Alison! I quickly masked my surprise. Interesting that she would point the finger of blame back at the source of the rumor.

"You talk a good fight, Dora. I almost believe you. I wonder if any of the ladies clothes Steven kept at his house have your initials in them."

I realized I'd gone too far the moment I said that. Dora's expression twisted with fury and she grabbed me by the throat with both hands, squeezing for all she was worth. I tried to pull her hands off me but they were like iron. My lungs burned with the need for air and I started panicking. The bitch was going to kill me!

Someone reached between us and twisted her hands away from my neck, breaking her hold. I scampered back and breathed cool air like a bellows pumping into a furnace. Dora struggled to break the man's grip to no avail.

It wasn't a stranger; it was Ty. Thank God!

"Mrs. Fletcher," he said, "you really need to attend an anger management course before you hurt someone."

"Let me go you bastard," she screamed. "I'll kill that skinny little whore." Her eyes glinted as she snarled at him.

If that bothered him, it didn't show. "You need to cool off a little before you go inside. You're scaring all these fine people."

I looked around and everyone was staring at us. Hell, people were pouring out the back of the Inn to see the cat fight. A scream and a loud splash made me look back to Dora and Ty. Or, rather, to Ty. Dora was gone. He'd thrown her into the water. Again. I couldn't help laughing.

Ty turned away from the edge of the dock and theatrically dusted his hands off. He grinned at me. "It's good to see you've started learning how to win friends and influence people."

Dora screamed imprecations and threats that made women on the beach clap hands on young ears.

That only made Ty's grin widen. "So, do you wait here for her to climb out or are you ready to go?" He gestured to a motor boat bobbing at the end of the pier.

Dora sounded like she was making good time toward the beach. My mission was accomplished with panache. Everyone would know I thought Armstrong was killed for sleeping around before lunch. It was time to flee.

"After you," I said with a grin of my own and a half-bow toward the boat. Together, we walked quickly but calmly to the boat. A soaking wet Dora made it to the end of the dock just after Ty had cast off and started the motor. I waved at her cheerfully from my seat as he took us into a powered turn and away from shore. The roar of the motor obliterated her voice and we were gone.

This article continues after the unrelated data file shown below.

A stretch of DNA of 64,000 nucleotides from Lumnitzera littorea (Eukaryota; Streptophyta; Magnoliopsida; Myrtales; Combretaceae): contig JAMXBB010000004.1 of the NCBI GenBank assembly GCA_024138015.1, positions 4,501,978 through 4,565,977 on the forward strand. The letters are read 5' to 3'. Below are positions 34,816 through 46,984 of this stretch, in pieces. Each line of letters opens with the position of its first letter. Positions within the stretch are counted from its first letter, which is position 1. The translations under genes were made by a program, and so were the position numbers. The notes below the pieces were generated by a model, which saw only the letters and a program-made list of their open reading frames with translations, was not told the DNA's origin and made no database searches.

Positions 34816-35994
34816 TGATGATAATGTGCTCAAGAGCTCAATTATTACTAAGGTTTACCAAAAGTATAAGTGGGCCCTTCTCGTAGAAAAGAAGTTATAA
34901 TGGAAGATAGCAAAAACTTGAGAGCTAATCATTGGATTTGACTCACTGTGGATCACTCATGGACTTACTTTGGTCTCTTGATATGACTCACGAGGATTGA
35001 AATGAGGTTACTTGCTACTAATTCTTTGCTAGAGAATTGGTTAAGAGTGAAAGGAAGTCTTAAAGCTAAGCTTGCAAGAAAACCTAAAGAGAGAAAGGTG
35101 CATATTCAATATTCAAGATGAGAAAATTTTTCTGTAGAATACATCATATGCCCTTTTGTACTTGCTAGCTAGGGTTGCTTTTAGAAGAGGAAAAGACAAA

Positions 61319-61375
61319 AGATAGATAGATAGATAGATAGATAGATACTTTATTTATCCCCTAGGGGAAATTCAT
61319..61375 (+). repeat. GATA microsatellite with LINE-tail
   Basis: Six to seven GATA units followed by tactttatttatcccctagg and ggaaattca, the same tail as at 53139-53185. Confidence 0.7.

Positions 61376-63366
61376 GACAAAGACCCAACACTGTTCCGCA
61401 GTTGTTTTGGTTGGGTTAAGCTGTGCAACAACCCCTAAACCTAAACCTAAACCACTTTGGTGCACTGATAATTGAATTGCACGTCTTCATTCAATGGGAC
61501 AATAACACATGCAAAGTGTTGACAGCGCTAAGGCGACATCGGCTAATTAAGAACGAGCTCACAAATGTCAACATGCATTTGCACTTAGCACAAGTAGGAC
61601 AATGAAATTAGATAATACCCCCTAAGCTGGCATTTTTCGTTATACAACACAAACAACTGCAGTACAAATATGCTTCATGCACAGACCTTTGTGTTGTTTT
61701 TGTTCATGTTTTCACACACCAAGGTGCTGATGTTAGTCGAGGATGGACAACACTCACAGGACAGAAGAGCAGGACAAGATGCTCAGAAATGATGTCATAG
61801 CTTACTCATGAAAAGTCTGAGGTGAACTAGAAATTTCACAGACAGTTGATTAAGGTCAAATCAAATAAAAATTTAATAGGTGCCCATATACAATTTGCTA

* * * * *

By the time we were pulling up to a large ship, I'd told Ty all about the confrontation with Dora and my reasoning for it. I expected a butt chewing but he took it all in stride. I think it amused him.

He killed the engines and our boat gently bumped up against the larger boat at a small platform under a huge metal gantry. Ty smoothly jumped across and secured a mooring rope. He helped me step over and lifted me onto the ladder leading upward.

My stomach did a slow roll at the feeling of his hands clamped on my waist. I smiled at him and didn't object when they lingered just a touch too long. "You've got strong hands," was all I said.

"I have strong everything," he assured me. "Damien is waiting up there or we could talk about it in more... depth." With a quick grin, he slapped my butt. I scurried up the ladder with a laugh and a thudding heartbeat. Thoughts of last night kept trying to take my mind to interesting places, but I forced myself to focus. There'd be time later to think those thoughts.

Damien Manchester was standing on the deck at the top of the ladder. I think he must've overheard us because he was smiling deeply. "Welcome aboard the Aztec Warrior," he said. Across the lower deck, two men coiling a cable of some kind grinned at each other. Oh yeah, they heard us.

I flushed and stepped aside. Ty climbed nimbly up the ladder and stood beside me. "Thank you for inviting me," I said. "Ty's been telling me about the project. Can you really lift a two hundred foot steamer after all this time?"